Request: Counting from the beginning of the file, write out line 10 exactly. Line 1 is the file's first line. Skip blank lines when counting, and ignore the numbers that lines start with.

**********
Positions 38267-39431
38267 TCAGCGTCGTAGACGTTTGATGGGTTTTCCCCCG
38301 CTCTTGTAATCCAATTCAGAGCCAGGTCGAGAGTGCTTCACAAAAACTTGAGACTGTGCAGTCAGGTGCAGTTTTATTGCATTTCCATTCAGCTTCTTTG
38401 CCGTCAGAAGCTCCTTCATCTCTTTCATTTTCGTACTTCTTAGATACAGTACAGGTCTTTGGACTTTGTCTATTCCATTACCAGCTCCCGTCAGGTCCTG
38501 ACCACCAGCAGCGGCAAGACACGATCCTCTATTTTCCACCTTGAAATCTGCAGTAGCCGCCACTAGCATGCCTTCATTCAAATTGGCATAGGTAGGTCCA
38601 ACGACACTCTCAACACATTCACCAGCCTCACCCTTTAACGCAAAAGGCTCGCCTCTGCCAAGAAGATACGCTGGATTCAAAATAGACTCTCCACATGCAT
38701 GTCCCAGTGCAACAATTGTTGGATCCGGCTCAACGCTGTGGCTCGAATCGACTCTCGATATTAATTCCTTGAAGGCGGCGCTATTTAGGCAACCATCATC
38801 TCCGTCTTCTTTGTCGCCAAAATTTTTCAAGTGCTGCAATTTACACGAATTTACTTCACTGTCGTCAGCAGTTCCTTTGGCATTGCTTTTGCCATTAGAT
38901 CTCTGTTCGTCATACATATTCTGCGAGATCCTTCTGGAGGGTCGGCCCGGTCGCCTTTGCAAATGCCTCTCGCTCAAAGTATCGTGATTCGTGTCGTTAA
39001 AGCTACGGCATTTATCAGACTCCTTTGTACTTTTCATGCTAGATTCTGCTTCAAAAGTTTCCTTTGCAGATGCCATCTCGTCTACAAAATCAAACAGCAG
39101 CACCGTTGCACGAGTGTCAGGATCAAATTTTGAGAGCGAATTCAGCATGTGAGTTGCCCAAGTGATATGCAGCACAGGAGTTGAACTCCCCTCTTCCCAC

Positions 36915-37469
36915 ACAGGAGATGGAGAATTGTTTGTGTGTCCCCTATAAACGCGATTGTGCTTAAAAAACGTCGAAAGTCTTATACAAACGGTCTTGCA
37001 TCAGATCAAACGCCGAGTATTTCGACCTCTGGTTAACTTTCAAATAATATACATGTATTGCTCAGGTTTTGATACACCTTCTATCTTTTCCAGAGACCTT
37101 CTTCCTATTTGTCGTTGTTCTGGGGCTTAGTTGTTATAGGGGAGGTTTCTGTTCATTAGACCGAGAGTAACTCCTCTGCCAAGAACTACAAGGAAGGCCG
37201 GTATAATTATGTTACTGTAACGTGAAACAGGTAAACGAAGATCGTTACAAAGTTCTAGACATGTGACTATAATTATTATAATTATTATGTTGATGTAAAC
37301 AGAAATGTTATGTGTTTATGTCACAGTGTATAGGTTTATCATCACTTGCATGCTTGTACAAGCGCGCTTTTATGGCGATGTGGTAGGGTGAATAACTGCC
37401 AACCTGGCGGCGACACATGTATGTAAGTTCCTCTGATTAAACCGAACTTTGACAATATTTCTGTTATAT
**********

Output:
39001 AGCTACGGCATTTATCAGACTCCTTTGTACTTTTCATGCTAGATTCTGCTTCAAAAGTTTCCTTTGCAGATGCCATCTCGTCTACAAAATCAAACAGCAG